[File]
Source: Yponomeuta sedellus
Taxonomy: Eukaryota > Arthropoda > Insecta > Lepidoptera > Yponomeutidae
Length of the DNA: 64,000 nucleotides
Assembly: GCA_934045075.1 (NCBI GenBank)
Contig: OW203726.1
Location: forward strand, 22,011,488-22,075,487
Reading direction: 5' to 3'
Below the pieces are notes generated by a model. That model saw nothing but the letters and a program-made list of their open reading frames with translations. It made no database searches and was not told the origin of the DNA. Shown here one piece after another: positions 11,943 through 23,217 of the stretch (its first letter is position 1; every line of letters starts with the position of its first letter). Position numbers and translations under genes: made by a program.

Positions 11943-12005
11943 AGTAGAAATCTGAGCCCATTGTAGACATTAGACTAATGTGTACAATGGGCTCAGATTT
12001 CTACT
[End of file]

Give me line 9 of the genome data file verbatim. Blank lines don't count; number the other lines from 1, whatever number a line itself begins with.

Positions 11943-12005